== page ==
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But more often than not, additions to their roster through the draft have come from the college ranks with an occasional international player added via free agency.

This season's team will definitely have a certain international flavor to it with overseas additions coming by way of players they drafted and signed as free agents to bolster what should be one of the deeper teams in the East.

Boston has six rookies with guaranteed contracts for this upcoming season, four of which were born outside of the United States.

And of those four rookies, three of them – Guerschon Yabusele (16th overall pick); Ante Zizic (23rd overall pick) and Abdel Nader; 58th overall pick) – were selected in the 2016 draft but didn't join the team immediately. 

Yabusele who is originally from France, spent most of last season in China and came to the States and played briefly with the Celtic’s Gatorade League affiliate, the Maine Red Claws. He will be among the bevy of young players competing for minutes off the Celtics bench.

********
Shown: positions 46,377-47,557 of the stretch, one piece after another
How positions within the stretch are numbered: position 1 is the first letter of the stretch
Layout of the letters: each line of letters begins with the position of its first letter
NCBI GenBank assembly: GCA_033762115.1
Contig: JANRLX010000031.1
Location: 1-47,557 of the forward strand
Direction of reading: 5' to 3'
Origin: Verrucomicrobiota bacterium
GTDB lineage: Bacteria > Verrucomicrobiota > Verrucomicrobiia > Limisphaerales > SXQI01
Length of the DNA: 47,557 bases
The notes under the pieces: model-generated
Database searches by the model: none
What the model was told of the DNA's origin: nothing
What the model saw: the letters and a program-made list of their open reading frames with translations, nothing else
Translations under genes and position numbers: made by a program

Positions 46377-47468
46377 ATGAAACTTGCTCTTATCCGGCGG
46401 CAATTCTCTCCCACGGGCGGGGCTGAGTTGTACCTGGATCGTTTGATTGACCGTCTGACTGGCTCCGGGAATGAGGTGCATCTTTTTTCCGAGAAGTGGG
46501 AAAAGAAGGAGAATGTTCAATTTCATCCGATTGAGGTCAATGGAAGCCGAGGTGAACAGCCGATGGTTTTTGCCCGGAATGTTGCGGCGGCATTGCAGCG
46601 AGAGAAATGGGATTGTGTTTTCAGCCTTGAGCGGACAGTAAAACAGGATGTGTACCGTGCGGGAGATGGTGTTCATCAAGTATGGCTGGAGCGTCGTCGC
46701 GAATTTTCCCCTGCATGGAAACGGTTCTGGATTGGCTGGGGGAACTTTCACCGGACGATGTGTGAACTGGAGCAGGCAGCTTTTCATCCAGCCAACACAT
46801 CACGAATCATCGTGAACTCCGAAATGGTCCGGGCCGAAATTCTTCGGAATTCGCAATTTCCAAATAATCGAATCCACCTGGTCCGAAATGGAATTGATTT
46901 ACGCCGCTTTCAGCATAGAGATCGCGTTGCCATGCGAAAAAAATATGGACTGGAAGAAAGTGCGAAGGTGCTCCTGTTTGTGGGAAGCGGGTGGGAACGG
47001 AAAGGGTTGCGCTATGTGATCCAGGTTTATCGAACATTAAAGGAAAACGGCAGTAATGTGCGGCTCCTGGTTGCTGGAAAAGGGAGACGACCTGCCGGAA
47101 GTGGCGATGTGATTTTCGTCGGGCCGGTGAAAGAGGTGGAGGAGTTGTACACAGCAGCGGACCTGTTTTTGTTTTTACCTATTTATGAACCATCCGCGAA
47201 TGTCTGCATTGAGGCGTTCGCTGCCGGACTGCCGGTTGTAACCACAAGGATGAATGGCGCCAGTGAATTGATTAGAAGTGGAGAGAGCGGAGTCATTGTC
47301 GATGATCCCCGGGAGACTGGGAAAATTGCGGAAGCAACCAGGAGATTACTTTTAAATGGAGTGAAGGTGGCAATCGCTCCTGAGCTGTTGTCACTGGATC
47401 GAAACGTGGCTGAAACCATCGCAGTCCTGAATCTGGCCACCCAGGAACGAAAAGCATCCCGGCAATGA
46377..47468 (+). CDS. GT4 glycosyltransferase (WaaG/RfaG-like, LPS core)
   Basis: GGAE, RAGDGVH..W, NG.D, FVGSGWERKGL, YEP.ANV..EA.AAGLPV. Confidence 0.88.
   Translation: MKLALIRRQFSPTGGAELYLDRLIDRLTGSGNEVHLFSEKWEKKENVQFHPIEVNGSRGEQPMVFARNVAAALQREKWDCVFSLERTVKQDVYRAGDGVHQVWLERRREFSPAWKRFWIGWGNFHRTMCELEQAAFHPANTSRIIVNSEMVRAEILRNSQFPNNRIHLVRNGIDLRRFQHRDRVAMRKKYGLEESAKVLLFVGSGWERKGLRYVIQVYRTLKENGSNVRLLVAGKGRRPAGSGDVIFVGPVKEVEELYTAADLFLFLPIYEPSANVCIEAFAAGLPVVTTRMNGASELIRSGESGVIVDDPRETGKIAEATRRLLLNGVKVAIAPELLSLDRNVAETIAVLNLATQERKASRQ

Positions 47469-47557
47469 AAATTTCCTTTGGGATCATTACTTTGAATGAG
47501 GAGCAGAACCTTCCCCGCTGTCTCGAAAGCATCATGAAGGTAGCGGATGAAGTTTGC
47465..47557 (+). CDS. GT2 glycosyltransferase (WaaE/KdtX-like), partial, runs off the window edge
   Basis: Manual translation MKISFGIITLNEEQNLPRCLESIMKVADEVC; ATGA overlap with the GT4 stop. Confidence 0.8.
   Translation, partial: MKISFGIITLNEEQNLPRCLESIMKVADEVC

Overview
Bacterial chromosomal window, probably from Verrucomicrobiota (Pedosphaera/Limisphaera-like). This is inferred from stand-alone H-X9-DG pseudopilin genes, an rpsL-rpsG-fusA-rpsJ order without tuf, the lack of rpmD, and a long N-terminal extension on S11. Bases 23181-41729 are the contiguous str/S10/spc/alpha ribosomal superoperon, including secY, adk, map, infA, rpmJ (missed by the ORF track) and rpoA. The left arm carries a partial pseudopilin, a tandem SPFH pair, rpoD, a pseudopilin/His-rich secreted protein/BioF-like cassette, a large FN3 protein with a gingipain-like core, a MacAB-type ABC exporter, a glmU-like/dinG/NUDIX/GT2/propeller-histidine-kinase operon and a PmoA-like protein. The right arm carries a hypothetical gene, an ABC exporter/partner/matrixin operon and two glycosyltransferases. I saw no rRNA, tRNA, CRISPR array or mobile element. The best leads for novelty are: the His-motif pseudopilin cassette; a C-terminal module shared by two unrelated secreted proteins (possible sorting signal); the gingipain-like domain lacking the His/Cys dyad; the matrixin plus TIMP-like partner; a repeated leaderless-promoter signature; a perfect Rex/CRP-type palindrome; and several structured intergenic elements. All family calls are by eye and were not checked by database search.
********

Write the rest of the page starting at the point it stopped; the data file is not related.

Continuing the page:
Zizic, born in Croatia, spent last season playing in his native country as well as in Turkey. The 7-foot center will come into training camp competing for playing time, possibly as Boston’s starting center.

And then there’s Nader, a G-League all-star as well as the G-League’s rookie of the year last season. The Egyptian-American wing player showed promise in each of the last two summer leagues which is in part why the Celtics signed him to a four-year, $6 million deal with only the first year fully guaranteed. 

They each have different strengths that only add value to a Boston squad that’s being built to play just about every style of play imaginable.

But the Celtics didn’t limit their pursuit of international talent to just the draft.

Boston has also signed German Forward Daniel Theis. 

Unlike the international players drafted by Boston, Theis is a bit of a mystery to most Celtics fans.

Last season he averaged 10.7 points and 4.6 rebounds for Brose Bamberg of Germany, while shooting 41.0 percent from 3-point range and 59.8 percent from the field.

And that season ended with a German championship, just like the previous two seasons for the 6-9, 243-pound forward who is expected to come in and compete for playing time off the bench for a Celtics team that’s looking for